5. Understand the basics of several grazing systems and pasture configurations.
6. Apply grazing tips to your land.

Activity Sheets 5.2 – Managing Grazing for Sustainable Pastures
1. Determining Carrying Capacity Activity Sheet
2. Stocking Rate Exercise Activity Sheet
3. Feed and Forage Balance Activity Sheet
4. Stubble Height and Regrowth Recommendations Information Sheet
5. Guidelines for Exercise Runs and Paddocks Information Sheet
6. Grazing Planning and Monitoring Activity Sheet
7. Grazing Dates Activity Sheet
8. ABC’s of Rotational Grazing, King County Conservation District

Supplemental Resources
How Green Is Your Grass? Five Steps to Better Pasture and Grazing Management, WSU Clark County Extension
Managing Pastures, Washington County Soil and Water Conservation District
Four Steps to Rotational Grazing, Penn State Cooperative Extension
Rotational Grazing, The National Sustainable Agriculture Information Service (ATTRA)
Footprints: Deciding When to Make Your Move, University of California Cooperative Extension
Paddock Design, Fencing, and Water Systems for Controlled Grazing, ATTRA

5.3 – What to Do About Weeds
Learn about state laws regarding noxious weeds and techniques to prevent weed invasions and spread. Poisonous plant and common weed control methods. Inventory your property to locate and control weeds.

Lesson Description
Weeds affect us all, from homeowners to farmers to recreationists. Weeds steal moisture and nutrients from new seedlings, shade out older plants, decrease the nutritional value of forage, and may even kill or injure livestock or people. They can also cause problems in lawns and household landscaping, along roads, and in parks. Weed infestations can decrease forage yields and lower the value of pastures.
Weed problems often result from poor land management practices. Practices such as overgrazing, creating bare ground, and over-watering or under-watering all contribute to weed invasion. This lesson provides information useful to all land managers on identifying, preventing and managing weeds.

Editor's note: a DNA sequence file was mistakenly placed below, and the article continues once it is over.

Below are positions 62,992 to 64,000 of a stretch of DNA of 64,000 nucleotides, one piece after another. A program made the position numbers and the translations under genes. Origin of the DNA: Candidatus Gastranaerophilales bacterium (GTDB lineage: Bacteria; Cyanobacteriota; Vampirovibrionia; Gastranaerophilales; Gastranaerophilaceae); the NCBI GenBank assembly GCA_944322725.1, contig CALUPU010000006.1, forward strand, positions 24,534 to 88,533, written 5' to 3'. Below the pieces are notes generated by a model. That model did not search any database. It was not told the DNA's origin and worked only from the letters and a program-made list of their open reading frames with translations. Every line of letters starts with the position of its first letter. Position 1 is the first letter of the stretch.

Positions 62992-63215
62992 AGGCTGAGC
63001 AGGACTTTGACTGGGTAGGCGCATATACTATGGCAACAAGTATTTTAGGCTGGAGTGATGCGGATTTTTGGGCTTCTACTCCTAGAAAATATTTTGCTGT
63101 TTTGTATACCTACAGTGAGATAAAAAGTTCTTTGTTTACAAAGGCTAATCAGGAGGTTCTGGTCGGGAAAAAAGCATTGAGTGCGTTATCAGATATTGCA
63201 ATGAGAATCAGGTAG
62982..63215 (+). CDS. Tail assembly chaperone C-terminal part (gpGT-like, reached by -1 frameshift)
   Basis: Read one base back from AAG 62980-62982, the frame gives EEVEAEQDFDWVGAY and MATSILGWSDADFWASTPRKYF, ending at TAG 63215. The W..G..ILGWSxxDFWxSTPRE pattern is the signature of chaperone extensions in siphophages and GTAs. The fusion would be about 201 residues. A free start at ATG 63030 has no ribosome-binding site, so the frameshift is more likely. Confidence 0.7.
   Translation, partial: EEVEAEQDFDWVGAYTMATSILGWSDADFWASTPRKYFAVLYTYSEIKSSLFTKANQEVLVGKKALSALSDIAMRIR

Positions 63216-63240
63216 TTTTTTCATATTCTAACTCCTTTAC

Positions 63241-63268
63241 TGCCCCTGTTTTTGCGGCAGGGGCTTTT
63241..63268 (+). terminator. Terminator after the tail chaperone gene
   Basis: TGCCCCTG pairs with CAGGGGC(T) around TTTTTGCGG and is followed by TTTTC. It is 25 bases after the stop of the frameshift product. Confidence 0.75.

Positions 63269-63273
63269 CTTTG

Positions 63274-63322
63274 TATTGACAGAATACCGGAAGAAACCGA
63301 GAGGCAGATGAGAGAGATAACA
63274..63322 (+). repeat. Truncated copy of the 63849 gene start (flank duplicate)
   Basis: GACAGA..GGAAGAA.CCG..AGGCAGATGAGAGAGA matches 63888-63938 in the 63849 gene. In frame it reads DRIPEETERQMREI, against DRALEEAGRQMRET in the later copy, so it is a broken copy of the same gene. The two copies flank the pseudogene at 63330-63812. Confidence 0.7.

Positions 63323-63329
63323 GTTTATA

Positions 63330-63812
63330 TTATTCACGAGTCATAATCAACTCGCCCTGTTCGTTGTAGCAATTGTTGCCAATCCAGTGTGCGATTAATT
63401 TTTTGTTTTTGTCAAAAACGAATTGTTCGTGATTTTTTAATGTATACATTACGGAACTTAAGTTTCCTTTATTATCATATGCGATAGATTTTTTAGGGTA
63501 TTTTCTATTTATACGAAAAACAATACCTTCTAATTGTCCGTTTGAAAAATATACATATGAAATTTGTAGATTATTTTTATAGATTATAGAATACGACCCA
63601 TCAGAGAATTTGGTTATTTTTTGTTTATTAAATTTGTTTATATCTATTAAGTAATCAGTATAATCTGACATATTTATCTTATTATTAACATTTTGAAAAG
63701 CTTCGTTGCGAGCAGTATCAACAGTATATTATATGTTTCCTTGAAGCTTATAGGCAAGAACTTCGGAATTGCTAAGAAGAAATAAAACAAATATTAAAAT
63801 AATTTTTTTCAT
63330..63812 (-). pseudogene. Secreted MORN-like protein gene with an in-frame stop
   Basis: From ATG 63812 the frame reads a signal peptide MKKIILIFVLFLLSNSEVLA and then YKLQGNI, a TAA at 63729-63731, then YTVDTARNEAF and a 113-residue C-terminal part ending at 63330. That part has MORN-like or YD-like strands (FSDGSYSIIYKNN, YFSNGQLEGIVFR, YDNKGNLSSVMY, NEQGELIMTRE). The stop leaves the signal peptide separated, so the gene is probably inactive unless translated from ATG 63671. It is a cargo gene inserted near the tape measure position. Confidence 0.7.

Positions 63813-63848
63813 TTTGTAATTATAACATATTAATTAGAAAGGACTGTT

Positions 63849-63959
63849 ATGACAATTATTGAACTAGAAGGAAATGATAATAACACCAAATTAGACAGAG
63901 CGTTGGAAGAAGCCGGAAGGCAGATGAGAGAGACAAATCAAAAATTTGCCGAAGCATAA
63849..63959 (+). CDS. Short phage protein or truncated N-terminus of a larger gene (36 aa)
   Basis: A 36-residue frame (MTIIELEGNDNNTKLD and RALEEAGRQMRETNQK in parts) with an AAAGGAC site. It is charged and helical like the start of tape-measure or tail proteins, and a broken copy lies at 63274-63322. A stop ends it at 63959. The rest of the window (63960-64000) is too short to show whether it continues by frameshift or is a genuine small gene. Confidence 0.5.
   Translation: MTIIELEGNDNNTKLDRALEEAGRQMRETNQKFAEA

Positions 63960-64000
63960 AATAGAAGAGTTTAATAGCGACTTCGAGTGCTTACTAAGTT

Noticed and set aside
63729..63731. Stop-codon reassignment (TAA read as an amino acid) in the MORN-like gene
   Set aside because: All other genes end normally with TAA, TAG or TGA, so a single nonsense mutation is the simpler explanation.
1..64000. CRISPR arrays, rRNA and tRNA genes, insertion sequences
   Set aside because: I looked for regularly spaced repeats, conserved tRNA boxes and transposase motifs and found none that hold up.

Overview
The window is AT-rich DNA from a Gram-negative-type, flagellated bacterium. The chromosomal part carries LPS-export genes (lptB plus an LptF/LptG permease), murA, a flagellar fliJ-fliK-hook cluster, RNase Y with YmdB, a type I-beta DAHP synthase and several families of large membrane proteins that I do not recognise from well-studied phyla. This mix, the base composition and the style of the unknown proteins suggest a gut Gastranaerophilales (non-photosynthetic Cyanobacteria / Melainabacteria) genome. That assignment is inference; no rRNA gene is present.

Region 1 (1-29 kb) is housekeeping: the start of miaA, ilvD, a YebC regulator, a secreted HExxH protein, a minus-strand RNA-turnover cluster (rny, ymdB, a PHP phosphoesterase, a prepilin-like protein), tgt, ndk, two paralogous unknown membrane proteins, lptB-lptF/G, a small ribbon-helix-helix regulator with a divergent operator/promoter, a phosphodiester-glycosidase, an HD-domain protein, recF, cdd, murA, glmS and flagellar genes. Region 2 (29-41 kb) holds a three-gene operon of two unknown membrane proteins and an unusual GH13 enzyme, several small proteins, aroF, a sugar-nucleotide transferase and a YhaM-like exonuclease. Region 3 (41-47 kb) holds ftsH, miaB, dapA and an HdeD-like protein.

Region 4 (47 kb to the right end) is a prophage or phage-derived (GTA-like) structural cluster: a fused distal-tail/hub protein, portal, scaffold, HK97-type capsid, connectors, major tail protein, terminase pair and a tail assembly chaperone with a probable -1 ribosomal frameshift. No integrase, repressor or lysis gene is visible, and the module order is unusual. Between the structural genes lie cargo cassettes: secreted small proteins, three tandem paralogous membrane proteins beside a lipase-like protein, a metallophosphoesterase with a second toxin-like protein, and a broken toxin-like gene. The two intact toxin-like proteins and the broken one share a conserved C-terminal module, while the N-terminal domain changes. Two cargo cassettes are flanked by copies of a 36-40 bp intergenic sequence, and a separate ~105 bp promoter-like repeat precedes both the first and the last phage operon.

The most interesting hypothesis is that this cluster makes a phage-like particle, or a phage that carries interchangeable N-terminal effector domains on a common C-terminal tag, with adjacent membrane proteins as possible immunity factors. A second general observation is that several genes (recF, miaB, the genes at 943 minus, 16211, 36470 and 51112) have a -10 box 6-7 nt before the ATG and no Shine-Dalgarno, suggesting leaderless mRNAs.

Lesson Objectives
1. Understand Washington state weed law and landowner responsibilities.
2. Be able to inventory your property, identify your weed species (with help if needed), and determine the extent of your weed problems.
3. Learn techniques to prevent (further) weed invasion and spread.
4. Learn the common methods of weed control and how to decide which method to use.
5. Design, implement and monitor a management plan on your land that includes the use of
integrated weed management techniques.

Activity Sheets 5.3 – What to Do About Weeds
1. Losses and Damages Caused by Weeds Information Sheet
2. Preventing the Spread of Weeds Information Sheet
3. Ten Steps to Effective Weed Control Information Sheet
4. Weed Management Plan Checklist Activity Sheet
5. Herbicide Safety Tips Information Sheet
6. Reading Herbicide Labels Activity Sheet
7. Weed Management Plan Activity Sheet

Supplemental Resources
Clark County Weeds Poisonous to Livestock & Horses, Clark County Vegetation Management
2015 Washington Noxious Weed List
Noxious Weeds That Harm Washington State: Western WA Field Guide, Washington NWCB
Noxious Weed Identification, WSU Extension King County
Controlling Noxious Weeds On the Farm, WSU Extension King County
Managing Weeds In Pasture, Washington County Soil and Water Conservation District
Weed Seedling Identification Guide, Montana Extension

5.4 – Pasture Establishment and Renovation
Learn techniques for pasture renovation and establishment along with the pros and cons of the different practices.

Lesson Description
Pastures can serve as a great renewable resource if managed properly. Inefficiently managed pastures can strip the land, increase erosion, and add to ground and surface water contamination. It is not unusual to see pastures that are overstocked and overgrazed in our area. Good management practices will help maximize the productivity of your pastures and minimize any adverse environmental impacts.
Pasture establishment and renovation may be one option to increase productivity and reduce erosion. An added benefit is that healthy pastures are much more aesthetically pleasing. The purpose of this lesson is for pasture owners to understand why establishment and renovation are important in improving their pastures both for animal nutritive value as well as cost efficiency. The techniques used and influencing factors will be discussed. Selection of the forage type(s) is critical in developing a good and productive pasture. Characteristics of forages and their uses will be presented.